Defendant's remaining point is that the trial court erred "in allowing Sergeant Beck * * * to testify that the defendant refused to make a statement." Sergeant Beck testified that following defendant's arrest he talked to him and "advised him of his rights," which included the right "to remain silent." Sergeant Beck then volunteered the statement that "he advised me that he did not wish to make a statement, there was no need to make a statement, that he had been intoxicated, and Mr. David Bailey [his companion] * * * placed a gun in his belt while he was passed out; said there was no reason to make a statement, that he didn't do anything wrong." No objection was made to this testimony or any part of it. The witness was then asked if he had "any further conversation with him," and he replied: "No, sir, as he advised me he did not wish to make a statement." Counsel for defendant then said: "I move that that be stricken from the record; that's objectionable, Your Honor." The trial court ordered the statement "stricken." Counsel then requested that the jury be dismissed, and that request was refused.

The immediate answer to the specific contention of defendant is that the trial court did not "allow" Sergeant Beck to testify over defendant's objection that defendant refused to make a statement. There was no objection to the first volunteered statement, and upon request the court struck out the second. The only issue which could be before us, but this is not the basis of defendant's point, is whether the trial court abused its discretion in refusing to discharge the jury and grant a new trial. See State v. Smith, Mo., 431 S.W.2d 74, 83.

Every error which might occur in the trial of a case does not necessarily require the granting of a mistrial, and this drastic action should be employed only when the incident is so grievous that the prejudicial effect can be removed no other way. State v. Camper, Mo., 391 S.W.2d 926. Defendant advances no reason why the action of the trial court constituted an abuse of its discretion when it determined that the granting of a mistrial was not necessary to remove the prejudice, if any, resulting from the voluntary remarks of the witness. When we take into consideration that the remarks were voluntary and there was no objection to the first remark, and that the trial court did strike the second remark (and by inference also the first because it was the same) when requested to do so, we find no abuse of discretion in refusing to grant a mistrial.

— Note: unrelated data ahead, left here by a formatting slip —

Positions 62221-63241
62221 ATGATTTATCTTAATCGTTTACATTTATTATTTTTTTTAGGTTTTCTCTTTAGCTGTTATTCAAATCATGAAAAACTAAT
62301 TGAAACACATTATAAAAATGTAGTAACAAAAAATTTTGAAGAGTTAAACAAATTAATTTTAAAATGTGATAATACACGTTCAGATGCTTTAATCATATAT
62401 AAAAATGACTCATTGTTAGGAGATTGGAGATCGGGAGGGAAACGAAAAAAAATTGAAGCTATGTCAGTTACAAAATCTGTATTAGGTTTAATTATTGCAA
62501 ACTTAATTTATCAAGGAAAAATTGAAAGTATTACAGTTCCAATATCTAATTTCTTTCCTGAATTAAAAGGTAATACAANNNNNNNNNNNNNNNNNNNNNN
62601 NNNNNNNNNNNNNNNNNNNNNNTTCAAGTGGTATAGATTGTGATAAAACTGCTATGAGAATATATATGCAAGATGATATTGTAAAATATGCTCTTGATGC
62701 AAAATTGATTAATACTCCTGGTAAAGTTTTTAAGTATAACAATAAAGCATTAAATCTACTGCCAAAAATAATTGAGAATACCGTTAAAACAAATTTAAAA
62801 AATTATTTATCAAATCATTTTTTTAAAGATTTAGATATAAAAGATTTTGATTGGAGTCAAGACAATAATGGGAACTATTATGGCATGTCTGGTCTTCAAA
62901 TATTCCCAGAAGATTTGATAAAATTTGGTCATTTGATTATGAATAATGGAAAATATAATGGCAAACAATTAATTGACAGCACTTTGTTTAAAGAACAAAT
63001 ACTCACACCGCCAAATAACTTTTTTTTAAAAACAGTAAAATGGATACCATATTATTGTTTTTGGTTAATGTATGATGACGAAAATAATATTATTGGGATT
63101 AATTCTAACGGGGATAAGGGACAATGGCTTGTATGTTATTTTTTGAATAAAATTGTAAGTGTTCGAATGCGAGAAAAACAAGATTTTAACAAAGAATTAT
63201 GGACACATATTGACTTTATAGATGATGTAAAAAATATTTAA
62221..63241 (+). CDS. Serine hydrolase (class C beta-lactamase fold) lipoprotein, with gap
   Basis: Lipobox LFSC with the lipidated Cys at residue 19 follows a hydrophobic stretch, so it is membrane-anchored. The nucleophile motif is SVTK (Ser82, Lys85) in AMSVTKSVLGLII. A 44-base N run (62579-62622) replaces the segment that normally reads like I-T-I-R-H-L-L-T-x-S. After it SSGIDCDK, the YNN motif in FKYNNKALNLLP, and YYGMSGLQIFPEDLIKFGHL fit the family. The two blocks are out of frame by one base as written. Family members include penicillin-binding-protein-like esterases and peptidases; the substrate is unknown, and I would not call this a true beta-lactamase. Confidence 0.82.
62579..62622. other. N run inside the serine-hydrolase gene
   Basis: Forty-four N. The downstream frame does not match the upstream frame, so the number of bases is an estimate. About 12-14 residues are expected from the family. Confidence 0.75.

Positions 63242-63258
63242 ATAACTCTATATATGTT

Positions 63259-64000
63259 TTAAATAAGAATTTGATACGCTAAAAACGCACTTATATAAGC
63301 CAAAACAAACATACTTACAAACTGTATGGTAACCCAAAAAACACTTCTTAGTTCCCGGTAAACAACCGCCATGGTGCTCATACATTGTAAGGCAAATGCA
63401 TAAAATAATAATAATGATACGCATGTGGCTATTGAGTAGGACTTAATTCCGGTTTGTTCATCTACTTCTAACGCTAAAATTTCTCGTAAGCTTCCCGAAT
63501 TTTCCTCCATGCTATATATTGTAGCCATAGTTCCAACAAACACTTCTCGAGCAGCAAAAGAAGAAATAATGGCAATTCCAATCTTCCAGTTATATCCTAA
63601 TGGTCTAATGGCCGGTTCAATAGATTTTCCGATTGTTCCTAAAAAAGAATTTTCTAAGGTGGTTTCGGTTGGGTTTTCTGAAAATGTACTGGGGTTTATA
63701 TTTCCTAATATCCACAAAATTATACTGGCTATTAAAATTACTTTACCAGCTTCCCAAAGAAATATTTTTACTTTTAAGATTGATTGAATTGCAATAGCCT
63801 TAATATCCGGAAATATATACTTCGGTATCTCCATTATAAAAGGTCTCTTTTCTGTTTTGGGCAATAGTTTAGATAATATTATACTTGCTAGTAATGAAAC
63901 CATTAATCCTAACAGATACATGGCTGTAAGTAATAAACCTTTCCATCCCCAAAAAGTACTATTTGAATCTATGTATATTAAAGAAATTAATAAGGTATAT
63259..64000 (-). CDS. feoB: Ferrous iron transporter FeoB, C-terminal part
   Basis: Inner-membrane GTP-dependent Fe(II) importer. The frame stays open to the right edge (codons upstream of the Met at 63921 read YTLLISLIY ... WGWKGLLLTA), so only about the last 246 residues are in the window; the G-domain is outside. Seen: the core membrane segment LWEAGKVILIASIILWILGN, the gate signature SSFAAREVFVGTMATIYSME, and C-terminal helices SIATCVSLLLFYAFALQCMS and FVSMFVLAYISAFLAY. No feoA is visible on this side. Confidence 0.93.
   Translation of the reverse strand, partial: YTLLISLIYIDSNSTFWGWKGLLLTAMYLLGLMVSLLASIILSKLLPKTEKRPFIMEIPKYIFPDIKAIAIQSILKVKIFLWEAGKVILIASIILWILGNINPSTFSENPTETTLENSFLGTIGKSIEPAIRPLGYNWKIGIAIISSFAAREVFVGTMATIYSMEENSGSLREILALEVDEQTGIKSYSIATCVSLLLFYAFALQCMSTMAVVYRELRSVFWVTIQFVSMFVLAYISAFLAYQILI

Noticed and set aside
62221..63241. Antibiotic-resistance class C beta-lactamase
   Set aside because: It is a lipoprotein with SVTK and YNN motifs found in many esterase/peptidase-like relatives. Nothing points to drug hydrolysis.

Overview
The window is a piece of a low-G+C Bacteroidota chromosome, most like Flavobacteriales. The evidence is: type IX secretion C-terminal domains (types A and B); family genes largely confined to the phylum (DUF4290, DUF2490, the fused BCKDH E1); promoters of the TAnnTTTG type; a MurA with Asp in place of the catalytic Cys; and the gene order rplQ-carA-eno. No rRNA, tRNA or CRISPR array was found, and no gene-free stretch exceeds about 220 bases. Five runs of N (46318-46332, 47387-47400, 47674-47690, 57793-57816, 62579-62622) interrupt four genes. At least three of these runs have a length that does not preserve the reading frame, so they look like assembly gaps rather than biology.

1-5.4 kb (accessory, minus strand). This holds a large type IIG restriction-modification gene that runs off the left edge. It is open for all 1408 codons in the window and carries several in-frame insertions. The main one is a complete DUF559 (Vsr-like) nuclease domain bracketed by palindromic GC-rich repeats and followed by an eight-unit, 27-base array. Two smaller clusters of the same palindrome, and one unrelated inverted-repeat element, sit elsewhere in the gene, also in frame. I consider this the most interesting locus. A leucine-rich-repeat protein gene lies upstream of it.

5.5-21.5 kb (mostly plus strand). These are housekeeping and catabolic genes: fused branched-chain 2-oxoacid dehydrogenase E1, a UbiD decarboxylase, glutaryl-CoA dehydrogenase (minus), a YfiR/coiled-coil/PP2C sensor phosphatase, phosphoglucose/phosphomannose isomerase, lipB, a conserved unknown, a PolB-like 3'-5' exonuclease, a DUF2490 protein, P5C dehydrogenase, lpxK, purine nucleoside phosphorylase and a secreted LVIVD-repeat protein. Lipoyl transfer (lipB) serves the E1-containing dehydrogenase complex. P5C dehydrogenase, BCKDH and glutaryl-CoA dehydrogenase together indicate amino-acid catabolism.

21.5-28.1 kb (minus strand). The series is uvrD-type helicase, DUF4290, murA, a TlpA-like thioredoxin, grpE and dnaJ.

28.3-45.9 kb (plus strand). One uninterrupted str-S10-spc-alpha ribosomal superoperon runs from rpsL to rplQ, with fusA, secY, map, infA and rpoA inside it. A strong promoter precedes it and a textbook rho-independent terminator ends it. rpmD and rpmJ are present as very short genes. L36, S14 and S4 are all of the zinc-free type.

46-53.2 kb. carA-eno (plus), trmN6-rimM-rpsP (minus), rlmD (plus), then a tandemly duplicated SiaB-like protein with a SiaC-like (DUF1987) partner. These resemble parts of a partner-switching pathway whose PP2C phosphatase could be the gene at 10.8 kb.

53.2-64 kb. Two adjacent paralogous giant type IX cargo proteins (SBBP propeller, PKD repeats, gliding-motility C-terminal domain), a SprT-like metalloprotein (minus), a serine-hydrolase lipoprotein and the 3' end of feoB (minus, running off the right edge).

The judgment is affirmed.

BARRETT and PRITCHARD, CC., dissent.

PER CURIAM:

The foregoing opinion of STOCKARD, C., is adopted as the opinion of the Court.

FINCH, P. J., and GODFREY, Special Judge, concur.

DONNELLY, J., dissents and adopts opinion by BARRETT, C., as his dissenting opinion.

*323 EAGER, J., not sitting.

Opinion of Commissioner BARRETT adopted as dissenting opinion of Judge DONNELLY.

James Harrington has been convicted of carrying a dangerous and deadly weapon, a loaded pistol, "concealed upon or about his person" and his punishment fixed at two years' imprisonment. RSMo 1959, Supp. § 564.610, V.A.M.S.

The circumstances giving rise to the charge and conviction were that at 3:50 a. m., on May 29, 1966, police officer Rhoden was dispatched to 10th and Burlington Streets in North Kansas City to assist Sgt. Jennings. When Rhoden came upon the scene a four-door 1959 Oldsmobile with a Kansas license was stopped near the intersection. Harrington was then sitting in the front seat behind the steering wheel and his companion Bailey was outside the automobile "staggering." Rhoden ordered Harrington out of the automobile and as he stepped out he too "was staggering." The officer inquired whether he had been drinking and when he responded "Yes" the officer said, "I then placed him under arrest for investigation of drunk." Following what he said was nomal procedure Rhoden searched Harrington and said, "I found a 1917 model Colt, U. S. Army, Serial No. 297938, with five shells in it stuck in the waistband of his Bermuda shorts." He testified that Harrington's shirttail was outside his shorts, the gun underneath the shirt, and he said that he could not have seen the gun and would not have discovered it except by searching his person while "standing behind him."